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              • #8
                Originally posted by Berty
                Lets not forget the NTSC motto - Never Twice the Same Colour!....

                Anyway, Elvis, i know that most modern tv's will have a "service mode" which can be accessed by inputing a combo of buttons into the controller. This will give you every option you need, you just need to find out the code for that particular tv.

                Try this one...

                ▼► HP

                or this one

                ▼◄ HK

                These will only work if your tv is made by Akuma, Ryu or Ken.. or possibly some modern chun-li tv's
                and if that doesnt work, run over them witha Honda
                ...maybe, but then again "maybe" covers a lot of things, like: maybe Michael Jackson really is LaToya in drag, or maybe if Dorothy clicks her heels 3 times and says "There's no place like home" while she is at home, she would telefrag herself..." - MadMikeAU

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                • #9
                  Modern tv's can take an rgb signal.


                  You can feed the rgb through a simple circuit into the neckboard.

                  The hard bit is finding the sync on the tv to hook into.

                  Of cause, don't forget scart tv's. They have an rgb input

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                  • #10
                    Originally posted by The Prof
                    Of cause, don't forget scart tv's. They have an rgb input
                    If SCART TVs were cheap and readily available in this country, I wouldn't be trying this.

                    Currently a SCART-capable TV will set me back more than an arcade monitor. In that case, I'd rather the real deal. I'm looking for the holy grail here. A device that is

                    1) Cheap for it's size (21" for $130 anyone?)

                    2) Easy to hack

                    3) Gives a quality end result that is near enough to proper RGB monitor quality (I'm not looking for perfection, just half decent will do me)

                    And like the holy grail, I am fully aware that there's a good chance I'll never find it. But I've got to at least try.
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                    • #11
                      As an alternative...
                      http://www.jaycar.com.au/productView...=&SUBCATID=292

                      or kit K4600 @ http://www.velleman.be/

                      these will convert an RGB signal into a componant signal.
                      ...maybe, but then again "maybe" covers a lot of things, like: maybe Michael Jackson really is LaToya in drag, or maybe if Dorothy clicks her heels 3 times and says "There's no place like home" while she is at home, she would telefrag herself..." - MadMikeAU

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                      • #12
                        Originally posted by MadMikeAU
                        As an alternative...
                        http://www.jaycar.com.au/productView...=&SUBCATID=292

                        or kit K4600 @ http://www.velleman.be/

                        these will convert an RGB signal into a componant signal.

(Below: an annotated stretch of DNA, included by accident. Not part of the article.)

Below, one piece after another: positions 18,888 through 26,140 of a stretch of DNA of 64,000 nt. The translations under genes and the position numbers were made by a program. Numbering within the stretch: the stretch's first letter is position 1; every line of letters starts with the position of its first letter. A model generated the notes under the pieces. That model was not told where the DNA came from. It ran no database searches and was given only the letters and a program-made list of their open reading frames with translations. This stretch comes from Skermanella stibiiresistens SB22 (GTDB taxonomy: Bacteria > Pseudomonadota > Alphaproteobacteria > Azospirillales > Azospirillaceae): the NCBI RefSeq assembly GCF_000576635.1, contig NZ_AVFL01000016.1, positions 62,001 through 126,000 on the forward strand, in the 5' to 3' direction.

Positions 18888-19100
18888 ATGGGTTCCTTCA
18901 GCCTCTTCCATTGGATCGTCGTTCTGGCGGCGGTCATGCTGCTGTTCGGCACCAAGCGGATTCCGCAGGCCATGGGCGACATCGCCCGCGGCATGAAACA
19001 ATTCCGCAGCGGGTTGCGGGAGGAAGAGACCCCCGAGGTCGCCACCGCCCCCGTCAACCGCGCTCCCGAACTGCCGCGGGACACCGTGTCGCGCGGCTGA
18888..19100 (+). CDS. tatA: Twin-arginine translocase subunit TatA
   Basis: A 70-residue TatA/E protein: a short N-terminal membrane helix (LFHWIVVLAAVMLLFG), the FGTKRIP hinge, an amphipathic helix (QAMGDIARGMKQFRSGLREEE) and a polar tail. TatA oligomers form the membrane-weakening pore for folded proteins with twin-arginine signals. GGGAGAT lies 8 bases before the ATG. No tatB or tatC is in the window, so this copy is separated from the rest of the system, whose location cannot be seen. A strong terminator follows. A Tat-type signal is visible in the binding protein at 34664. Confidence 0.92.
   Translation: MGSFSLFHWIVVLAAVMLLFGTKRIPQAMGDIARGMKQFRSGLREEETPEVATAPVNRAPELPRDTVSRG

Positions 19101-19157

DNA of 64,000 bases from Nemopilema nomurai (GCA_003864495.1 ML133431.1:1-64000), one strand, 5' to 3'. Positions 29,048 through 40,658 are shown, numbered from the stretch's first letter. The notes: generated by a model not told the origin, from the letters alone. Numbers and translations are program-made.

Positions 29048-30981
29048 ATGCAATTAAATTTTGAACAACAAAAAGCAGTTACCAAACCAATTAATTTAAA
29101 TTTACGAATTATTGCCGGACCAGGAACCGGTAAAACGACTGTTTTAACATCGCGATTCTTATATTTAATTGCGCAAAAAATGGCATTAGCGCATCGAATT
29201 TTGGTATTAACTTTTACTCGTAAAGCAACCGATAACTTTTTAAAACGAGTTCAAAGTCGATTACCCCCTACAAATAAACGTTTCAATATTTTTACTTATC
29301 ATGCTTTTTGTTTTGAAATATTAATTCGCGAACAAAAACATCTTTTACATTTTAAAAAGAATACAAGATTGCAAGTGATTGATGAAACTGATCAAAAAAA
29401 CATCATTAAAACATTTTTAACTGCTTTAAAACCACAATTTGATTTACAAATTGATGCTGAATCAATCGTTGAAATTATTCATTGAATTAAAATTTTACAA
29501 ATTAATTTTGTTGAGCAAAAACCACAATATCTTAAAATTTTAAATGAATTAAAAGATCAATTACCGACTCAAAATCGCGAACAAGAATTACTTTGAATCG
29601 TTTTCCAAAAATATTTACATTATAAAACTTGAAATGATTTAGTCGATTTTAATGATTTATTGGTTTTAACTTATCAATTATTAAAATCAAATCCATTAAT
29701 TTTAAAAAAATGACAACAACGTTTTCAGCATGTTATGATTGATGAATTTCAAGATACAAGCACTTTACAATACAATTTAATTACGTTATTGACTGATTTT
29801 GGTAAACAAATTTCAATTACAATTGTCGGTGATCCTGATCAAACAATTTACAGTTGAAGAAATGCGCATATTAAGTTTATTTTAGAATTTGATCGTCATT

The Jaycar unit is $90 RRP. That starts pushing the cost of a cheap TV closer to the cost of a second-hand RGB monitor.

                        I'm going for the ultra-budget approach here. Call me Captain Tightarse!
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                        • #13
                          Ahoy Captain Tightarse!
                          For an ultra cheap solution (but probably not the sort of quality you're looking for) how's this?

                          There's also various pre-built options at http://www.highway.net.au/parts/converters/ but they're not cheap...

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                          • #14
                            Originally posted by Adeptus
                            Ahoy Captain Tightarse!
                            For an ultra cheap solution (but probably not the sort of quality you're looking for) how's this?
                            Ahoy fellow overclocker! Well it meets the budget requirements, but means I'm stuck at 50Hz. Plus it isn't nearly as fun and dangerous as playing inside TVs.

                            Originally posted by Adeptus
                            There's also various pre-built options at http://www.highway.net.au/parts/converters/ but they're not cheap...
                            Just quietly, I find Highway rediculously expensive (to the point of "yeah right, like it's worth even half that" in most instances).

                            Half my desire for this project is to get beautiful RGB quality cheaply. Most of the RGB->SVideo converters I've played with wreck the image quality somehow. While cheap is the major focus, equivalent quality needs to be maintained too.

                            It definitely looks like I'm hitting the cheapy stores to go TV shopping this holidays. The last 2 cheap TVs I bought came with circuit diagrams, which is promising.
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                            • #15
                              Would a PS2 component video cable do the trick? Does PS2 output component natively or only RGB?

                              Comment